Last week I received a call from a participating funeral home in our non-profit’s mission. The funeral director told me that his funeral home would no longer present the quilt sets to surviving mothers upon the death of their infants. I was surprised that this funeral director wanted to stop offering this touching and healing service to his families, so I ventured to ask him how he had come to his decision. After a few uncomfortable moments of searching for his words, he blurted out that he was a man, and I was a woman. I was confused by his statement and asked him to explain further.
His explanation took me by surprise. I had never considered that his experience in serving a surviving mother would be any different than my own. It was, however, and his report caused me to consider that I had been remiss in preparing participating funeral directors, especially male funeral directors, for the emotional impact that this amazing service brings.
Last week my friend buried two infants from a set of triplets. Rather than preparing these infants as one generally does, he had to pick them up and swaddle them in the quilts supplied by Heaven Sent, Corp. In so doing, he was unsuspectingly pulled into the grief from which their mother was suffering. Ordinarily, a funeral director would set the babies in caskets, and that would be that. Preparing them for the quilt exchange caused his emotions to connect with them, their suffering mother, and the reality of their tragedy. The endearing action of picking up and swaddling these babies, even though deceased, suddenly brought forward the wonderful experiences of love he had enjoyed with his own babies. The reality that this suffering mother would never have such sweet opportunities with two of her babies caused him great sadness and pain.
The emotional awakening experienced by my friend was more than he had anticipated. It struck his heart as would a knife; the pain equally as sharp and menacing. His statement that he was a man, and I was a woman spoke to his discomfort within the differences between the acceptable grief expressions of the sexes.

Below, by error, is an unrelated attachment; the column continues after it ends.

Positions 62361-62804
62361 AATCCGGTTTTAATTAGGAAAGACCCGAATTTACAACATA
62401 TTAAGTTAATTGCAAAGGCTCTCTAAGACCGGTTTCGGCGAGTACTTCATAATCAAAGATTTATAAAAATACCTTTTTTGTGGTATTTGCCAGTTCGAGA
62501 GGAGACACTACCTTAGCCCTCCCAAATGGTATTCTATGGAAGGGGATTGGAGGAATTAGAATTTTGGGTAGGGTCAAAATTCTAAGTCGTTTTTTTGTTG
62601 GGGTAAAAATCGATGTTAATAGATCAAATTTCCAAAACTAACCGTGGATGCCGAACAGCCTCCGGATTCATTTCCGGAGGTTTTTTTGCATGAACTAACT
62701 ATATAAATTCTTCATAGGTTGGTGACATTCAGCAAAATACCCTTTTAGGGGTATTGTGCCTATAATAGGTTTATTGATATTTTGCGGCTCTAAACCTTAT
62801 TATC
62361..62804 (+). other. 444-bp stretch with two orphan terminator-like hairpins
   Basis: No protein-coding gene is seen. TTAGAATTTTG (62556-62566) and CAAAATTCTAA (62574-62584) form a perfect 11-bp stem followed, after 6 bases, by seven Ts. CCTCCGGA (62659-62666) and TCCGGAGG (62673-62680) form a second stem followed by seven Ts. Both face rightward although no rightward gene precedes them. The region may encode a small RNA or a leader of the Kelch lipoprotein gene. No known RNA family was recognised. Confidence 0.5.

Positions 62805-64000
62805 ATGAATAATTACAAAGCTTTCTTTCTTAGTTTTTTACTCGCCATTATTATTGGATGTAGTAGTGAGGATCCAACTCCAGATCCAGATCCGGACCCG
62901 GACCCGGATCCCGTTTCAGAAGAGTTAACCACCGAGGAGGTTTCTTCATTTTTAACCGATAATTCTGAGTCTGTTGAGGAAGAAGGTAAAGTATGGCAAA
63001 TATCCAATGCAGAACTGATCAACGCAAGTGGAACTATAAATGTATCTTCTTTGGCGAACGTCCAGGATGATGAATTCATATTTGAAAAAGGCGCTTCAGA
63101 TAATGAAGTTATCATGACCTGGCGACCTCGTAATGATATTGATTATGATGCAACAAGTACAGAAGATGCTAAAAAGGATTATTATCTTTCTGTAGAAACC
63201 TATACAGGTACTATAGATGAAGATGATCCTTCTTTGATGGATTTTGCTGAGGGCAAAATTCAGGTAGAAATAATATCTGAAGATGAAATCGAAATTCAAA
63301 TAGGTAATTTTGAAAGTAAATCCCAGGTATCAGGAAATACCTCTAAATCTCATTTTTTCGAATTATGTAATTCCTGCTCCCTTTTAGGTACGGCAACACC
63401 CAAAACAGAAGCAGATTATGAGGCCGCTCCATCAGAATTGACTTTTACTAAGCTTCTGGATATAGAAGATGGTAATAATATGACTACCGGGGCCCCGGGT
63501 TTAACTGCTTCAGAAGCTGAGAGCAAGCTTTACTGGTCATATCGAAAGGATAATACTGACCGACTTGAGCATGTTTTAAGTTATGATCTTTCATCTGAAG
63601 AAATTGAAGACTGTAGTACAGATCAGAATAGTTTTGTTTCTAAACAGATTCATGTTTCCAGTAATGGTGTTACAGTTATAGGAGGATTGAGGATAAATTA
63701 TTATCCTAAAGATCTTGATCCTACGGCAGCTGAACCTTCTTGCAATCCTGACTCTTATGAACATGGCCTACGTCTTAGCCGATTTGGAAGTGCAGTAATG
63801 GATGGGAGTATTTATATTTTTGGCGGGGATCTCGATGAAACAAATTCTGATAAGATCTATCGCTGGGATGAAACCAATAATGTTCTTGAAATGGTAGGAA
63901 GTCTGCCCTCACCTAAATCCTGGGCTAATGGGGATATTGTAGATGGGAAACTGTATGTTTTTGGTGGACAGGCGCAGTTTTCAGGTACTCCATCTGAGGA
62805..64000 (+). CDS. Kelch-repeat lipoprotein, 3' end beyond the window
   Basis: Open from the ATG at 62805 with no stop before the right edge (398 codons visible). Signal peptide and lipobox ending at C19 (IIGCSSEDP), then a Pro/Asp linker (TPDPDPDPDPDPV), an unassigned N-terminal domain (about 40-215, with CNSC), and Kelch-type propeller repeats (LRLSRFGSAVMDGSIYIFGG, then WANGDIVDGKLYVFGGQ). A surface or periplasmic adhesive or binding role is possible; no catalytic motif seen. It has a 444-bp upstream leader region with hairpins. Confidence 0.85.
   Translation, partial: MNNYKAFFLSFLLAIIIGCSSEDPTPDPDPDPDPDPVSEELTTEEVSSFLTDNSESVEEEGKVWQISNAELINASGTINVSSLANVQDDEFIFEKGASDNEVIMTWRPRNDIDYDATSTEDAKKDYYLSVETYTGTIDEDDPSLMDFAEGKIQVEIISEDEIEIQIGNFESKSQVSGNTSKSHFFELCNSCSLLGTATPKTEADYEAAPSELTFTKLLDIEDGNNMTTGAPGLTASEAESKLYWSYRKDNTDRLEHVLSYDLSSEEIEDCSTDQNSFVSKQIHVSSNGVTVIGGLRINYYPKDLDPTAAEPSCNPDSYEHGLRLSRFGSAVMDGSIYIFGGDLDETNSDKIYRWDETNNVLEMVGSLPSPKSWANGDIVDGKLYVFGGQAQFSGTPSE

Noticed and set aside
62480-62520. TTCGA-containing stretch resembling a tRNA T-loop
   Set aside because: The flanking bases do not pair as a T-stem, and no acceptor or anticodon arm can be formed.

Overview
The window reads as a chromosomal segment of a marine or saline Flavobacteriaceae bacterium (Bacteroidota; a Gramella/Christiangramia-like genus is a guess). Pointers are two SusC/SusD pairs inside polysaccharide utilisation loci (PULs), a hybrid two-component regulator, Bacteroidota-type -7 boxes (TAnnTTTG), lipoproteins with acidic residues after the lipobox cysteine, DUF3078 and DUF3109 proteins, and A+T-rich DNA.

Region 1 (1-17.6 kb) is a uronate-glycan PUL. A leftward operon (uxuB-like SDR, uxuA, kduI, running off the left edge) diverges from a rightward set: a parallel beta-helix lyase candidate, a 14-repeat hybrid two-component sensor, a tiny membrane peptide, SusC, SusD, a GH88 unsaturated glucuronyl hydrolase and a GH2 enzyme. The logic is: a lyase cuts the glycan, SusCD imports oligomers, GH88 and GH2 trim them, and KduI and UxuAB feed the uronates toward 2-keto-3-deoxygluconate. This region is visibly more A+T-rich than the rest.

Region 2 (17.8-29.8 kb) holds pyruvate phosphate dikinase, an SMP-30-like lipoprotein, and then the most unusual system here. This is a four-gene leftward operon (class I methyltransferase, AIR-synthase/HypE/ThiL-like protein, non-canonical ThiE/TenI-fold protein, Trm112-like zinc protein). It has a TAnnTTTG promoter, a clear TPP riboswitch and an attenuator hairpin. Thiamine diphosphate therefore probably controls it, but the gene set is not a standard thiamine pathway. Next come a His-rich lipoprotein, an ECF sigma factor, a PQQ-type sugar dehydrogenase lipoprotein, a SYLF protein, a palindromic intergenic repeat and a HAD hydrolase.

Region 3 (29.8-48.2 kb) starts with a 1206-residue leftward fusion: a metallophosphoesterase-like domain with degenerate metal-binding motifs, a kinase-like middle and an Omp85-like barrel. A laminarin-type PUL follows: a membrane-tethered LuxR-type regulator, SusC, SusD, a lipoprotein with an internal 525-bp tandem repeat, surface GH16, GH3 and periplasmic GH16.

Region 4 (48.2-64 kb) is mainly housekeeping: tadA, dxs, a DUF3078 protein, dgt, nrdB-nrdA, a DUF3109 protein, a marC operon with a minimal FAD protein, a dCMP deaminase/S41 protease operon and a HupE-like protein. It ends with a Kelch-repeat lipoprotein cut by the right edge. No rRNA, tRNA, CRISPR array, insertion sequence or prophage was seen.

As funeral directors, men and women perform funerals and cremations daily. People will often ask us how we endure such sorrow in our work. The answer is that a surviving family’s pain is not a funeral directors pain. Delivering services does not require an emotional investment. The fact that some funeral directors are aloof to their survivor’s sorrow and grief may be a necessary blockade enabling them to survive the demands of their jobs. One's spiritual nature, however, makes it very difficult when one sees another suffer, not to care or empathize with their anguish. This involuntary swelling of empathy causes us to care for others whether they are familiar to us or not. The realization my friend experienced, being unable to avoid connecting with his client’s sorrow, was more than he thought he could bear.
My friend has decided to remain in our program. His experience with these two lost babies brought a new focus into his work. The spiritual nature of the human experience; loving thy neighbor.
My name is Tracy Renee Lee. I am the owner and Managing Funeral Director at Queen City Funeral Home in Queen City Texas. I am an author, syndicated columnist, and co-founder of Heaven Sent, Corp. I write books and weekly bereavement articles related to understanding and coping with grief. I am the American Funeral Director of the Year Runner-Up and recipient of the BBB’s Integrity Award. I deliver powerful messages and motivate audiences toward positive recovery. It is my life's work to comfort the bereaved and help them live on.
For additional encouragement, read other articles or watch video “Grief Briefs,” please go to my website at www.MourningCoffee.com.